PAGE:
Another major milestone was reached last Friday in conjunction with the celebratory opening of Hudson Yards. 35 Hudson Yards, a 1,000-foot-tall, Skidmore Owings & Merrill-designed supertall, launched sales of its 143 residential units. David Childs is the architect of the glass and Jura limestone skyscraper, which is the tallest residential tower at Hudson Yards. Related Companies and Oxford Properties Group are the two developers for the 1.1-million-square-foot tower. The interiors are being designed by Tony Ingrao while sales are being handled by Related Sales and Corcoran Sunshine Marketing Group.
At noon today, New York’s newest neighborhood will ceremonially open for business. Hudson Yards‘ first public-facing attractions—the Shops & Restaurants and Thomas Heatherwick’s interactive sculpture Vessel—will welcome the crowds that have watched patiently from afar as the project’s soaring, glass-sheathed towers have transformed the skyline. Elkus Manfredi Architects is the designer of the seven-story retail center, of which Neiman Marcus is the anchor tenant. The city’s largest indoor shopping mall with more than 100 stores, it features 720,000 leasable square feet with nearly 85 percent of the space already occupied.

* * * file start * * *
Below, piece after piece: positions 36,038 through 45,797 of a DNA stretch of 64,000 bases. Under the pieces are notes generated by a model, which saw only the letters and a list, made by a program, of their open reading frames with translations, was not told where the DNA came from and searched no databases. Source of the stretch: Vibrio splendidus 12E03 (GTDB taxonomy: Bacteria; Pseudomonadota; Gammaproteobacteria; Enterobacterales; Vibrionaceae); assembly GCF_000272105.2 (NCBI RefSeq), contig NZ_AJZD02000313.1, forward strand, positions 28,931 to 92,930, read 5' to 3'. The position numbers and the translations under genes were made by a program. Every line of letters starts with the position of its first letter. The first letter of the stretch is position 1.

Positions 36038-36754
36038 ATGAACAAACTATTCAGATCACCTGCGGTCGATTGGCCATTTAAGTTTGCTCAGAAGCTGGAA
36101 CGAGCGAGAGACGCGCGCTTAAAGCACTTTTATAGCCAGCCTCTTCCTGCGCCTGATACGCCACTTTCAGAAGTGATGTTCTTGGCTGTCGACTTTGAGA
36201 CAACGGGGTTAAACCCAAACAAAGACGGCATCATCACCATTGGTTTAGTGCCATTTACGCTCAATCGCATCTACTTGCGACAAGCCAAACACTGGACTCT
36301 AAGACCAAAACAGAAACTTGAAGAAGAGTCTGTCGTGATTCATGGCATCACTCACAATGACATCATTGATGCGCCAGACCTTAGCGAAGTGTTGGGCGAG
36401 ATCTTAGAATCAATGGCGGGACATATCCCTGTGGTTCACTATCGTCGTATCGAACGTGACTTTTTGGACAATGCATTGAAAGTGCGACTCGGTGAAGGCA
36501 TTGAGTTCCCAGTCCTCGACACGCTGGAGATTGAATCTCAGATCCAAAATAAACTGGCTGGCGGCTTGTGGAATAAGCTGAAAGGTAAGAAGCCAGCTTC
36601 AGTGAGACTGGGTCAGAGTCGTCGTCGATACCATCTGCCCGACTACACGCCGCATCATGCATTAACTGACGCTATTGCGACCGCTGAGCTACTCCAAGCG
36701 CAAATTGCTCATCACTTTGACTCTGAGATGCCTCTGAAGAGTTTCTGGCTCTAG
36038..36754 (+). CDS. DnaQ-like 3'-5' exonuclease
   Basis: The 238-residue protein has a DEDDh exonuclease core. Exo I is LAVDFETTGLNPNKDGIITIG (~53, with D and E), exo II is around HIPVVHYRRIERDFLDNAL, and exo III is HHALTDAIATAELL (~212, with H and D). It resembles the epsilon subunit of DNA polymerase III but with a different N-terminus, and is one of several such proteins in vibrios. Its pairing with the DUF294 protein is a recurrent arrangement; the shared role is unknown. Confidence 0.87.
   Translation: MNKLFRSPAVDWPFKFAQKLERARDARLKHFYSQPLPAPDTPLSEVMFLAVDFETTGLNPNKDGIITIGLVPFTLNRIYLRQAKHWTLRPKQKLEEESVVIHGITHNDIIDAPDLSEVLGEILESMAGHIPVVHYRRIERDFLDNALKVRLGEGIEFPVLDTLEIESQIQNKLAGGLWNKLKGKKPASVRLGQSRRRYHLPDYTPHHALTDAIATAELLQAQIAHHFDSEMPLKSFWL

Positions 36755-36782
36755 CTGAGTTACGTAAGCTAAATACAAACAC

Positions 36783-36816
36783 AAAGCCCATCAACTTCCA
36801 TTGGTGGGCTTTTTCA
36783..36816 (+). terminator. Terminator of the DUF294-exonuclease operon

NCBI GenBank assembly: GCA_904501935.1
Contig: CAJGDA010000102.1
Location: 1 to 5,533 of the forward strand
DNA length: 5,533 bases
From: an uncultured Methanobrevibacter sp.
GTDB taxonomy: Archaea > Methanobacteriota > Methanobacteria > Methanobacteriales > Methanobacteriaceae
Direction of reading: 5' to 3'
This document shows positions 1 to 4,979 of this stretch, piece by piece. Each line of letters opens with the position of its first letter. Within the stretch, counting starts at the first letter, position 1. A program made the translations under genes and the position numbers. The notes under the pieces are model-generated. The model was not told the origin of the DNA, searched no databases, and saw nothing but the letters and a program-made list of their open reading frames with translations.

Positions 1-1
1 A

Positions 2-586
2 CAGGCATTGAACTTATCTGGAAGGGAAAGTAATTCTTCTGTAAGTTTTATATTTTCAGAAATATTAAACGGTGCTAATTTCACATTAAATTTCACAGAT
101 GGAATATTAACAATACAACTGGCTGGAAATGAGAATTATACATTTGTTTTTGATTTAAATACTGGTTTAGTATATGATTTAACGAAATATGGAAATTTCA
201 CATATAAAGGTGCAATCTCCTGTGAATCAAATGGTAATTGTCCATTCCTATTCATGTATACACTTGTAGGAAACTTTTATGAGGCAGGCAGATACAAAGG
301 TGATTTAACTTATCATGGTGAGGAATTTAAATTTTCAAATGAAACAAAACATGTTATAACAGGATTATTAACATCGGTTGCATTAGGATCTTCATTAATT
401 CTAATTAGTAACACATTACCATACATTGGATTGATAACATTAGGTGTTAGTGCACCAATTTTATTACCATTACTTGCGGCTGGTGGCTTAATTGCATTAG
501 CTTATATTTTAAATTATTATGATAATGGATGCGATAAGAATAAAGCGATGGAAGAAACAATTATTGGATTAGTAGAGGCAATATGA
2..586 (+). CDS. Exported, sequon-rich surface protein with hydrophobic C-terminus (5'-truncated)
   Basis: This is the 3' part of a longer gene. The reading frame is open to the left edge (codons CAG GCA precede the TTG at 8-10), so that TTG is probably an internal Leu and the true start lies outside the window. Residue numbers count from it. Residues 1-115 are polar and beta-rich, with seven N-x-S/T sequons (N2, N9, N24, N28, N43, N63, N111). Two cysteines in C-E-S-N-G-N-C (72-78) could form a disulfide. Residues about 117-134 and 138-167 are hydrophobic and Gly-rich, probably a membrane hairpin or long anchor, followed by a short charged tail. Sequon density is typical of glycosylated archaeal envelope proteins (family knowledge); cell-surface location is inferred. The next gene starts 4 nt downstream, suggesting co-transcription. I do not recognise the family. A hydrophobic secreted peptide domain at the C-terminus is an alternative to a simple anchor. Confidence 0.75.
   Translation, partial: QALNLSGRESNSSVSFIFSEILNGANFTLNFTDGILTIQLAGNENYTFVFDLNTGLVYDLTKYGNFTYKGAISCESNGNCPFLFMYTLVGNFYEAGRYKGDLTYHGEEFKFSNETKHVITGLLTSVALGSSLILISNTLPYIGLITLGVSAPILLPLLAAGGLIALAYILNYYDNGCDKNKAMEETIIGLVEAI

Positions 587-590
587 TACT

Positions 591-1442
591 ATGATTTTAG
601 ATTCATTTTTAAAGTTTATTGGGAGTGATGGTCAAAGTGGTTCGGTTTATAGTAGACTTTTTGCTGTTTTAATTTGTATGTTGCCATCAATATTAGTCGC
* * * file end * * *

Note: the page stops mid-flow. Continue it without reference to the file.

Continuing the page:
New details and renderings have been released for 35 Hudson Yards, set to be the tallest residential tower in the Hudson Yards neighborhood at over 1,000 feet. The boutique apartments come with a wide array of in-house lifestyle services, some provided by the Equinox Hotel, which is part of the development. David Childs and Skidmore Owings & Merrill are the architects, while interior design is being led by Tony Ingrao.
Recent photos from Tectonic show major progress at 50 Hudson Yards, the last and largest skyscraper to rise in the first phase of Related’s Hudson Yards master plan. The future commercial office building, designed by Foster + Partners and developed by Related Companies, Oxford Properties, and Mitsui Fudosan, will rise 1,011 feet tall and contain 2.9 million square feet of space. The site takes up one full city block just north of 30 Hudson Yards, and sits to the east of the 7 train entrance at Hudson Park.
The Related Companies and Oxford Properties Group have revealed the collection of commissioned artwork that will soon be installed within the Hudson Yards mega-complex in Manhattan. The selected installations are envisioned as an enhancement of Midtown West’s existing “cultural corridor,” which includes the Whitney Museum.